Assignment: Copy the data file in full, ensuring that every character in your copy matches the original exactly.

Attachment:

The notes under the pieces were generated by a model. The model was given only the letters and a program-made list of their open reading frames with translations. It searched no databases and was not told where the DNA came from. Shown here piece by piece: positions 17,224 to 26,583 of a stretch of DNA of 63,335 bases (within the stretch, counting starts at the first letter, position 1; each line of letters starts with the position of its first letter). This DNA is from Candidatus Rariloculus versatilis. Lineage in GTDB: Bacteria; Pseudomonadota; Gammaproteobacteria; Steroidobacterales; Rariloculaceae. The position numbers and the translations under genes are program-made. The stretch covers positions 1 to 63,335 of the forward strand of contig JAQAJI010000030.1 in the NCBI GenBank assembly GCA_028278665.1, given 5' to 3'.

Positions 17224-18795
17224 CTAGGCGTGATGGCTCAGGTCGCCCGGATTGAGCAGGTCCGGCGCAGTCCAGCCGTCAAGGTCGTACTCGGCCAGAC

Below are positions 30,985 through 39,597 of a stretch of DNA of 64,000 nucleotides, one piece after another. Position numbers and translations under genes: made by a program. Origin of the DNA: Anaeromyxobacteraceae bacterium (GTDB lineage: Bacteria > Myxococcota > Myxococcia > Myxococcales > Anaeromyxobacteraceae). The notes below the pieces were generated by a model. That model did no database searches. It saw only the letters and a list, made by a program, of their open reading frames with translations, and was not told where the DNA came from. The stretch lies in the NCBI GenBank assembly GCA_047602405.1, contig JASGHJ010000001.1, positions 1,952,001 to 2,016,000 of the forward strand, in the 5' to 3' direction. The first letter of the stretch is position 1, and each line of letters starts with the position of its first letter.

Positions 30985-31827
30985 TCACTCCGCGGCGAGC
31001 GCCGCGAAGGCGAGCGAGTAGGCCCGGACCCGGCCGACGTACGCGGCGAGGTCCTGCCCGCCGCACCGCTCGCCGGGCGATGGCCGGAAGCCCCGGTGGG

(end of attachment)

The notes under the pieces were generated by a model. The model was given only the letters and a program-made list of their open reading frames with translations. It searched no databases and was not told where the DNA came from. Shown here piece by piece: positions 17,224 to 26,583 of a stretch of DNA of 63,335 bases (within the stretch, counting starts at the first letter, position 1; each line of letters starts with the position of its first letter). This DNA is from Candidatus Rariloculus versatilis. Lineage in GTDB: Bacteria; Pseudomonadota; Gammaproteobacteria; Steroidobacterales; Rariloculaceae. The position numbers and the translations under genes are program-made. The stretch covers positions 1 to 63,335 of the forward strand of contig JAQAJI010000030.1 in the NCBI GenBank assembly GCA_028278665.1, given 5' to 3'.

Positions 17224-18795
17224 CTAGGCGTGATGGCTCAGGTCGCCCGGATTGAGCAGGTCCGGCGCAGTCCAGCCGTCAAGGTCGTACTCGGCCAGAC

Below are positions 30,985 through 39,597 of a stretch of DNA of 64,000 nucleotides, one piece after another. Position numbers and translations under genes: made by a program. Origin of the DNA: Anaeromyxobacteraceae bacterium (GTDB lineage: Bacteria > Myxococcota > Myxococcia > Myxococcales > Anaeromyxobacteraceae). The notes below the pieces were generated by a model. That model did no database searches. It saw only the letters and a list, made by a program, of their open reading frames with translations, and was not told where the DNA came from. The stretch lies in the NCBI GenBank assembly GCA_047602405.1, contig JASGHJ010000001.1, positions 1,952,001 to 2,016,000 of the forward strand, in the 5' to 3' direction. The first letter of the stretch is position 1, and each line of letters starts with the position of its first letter.

Positions 30985-31827
30985 TCACTCCGCGGCGAGC
31001 GCCGCGAAGGCGAGCGAGTAGGCCCGGACCCGGCCGACGTACGCGGCGAGGTCCTGCCCGCCGCACCGCTCGCCGGGCGATGGCCGGAAGCCCCGGTGGG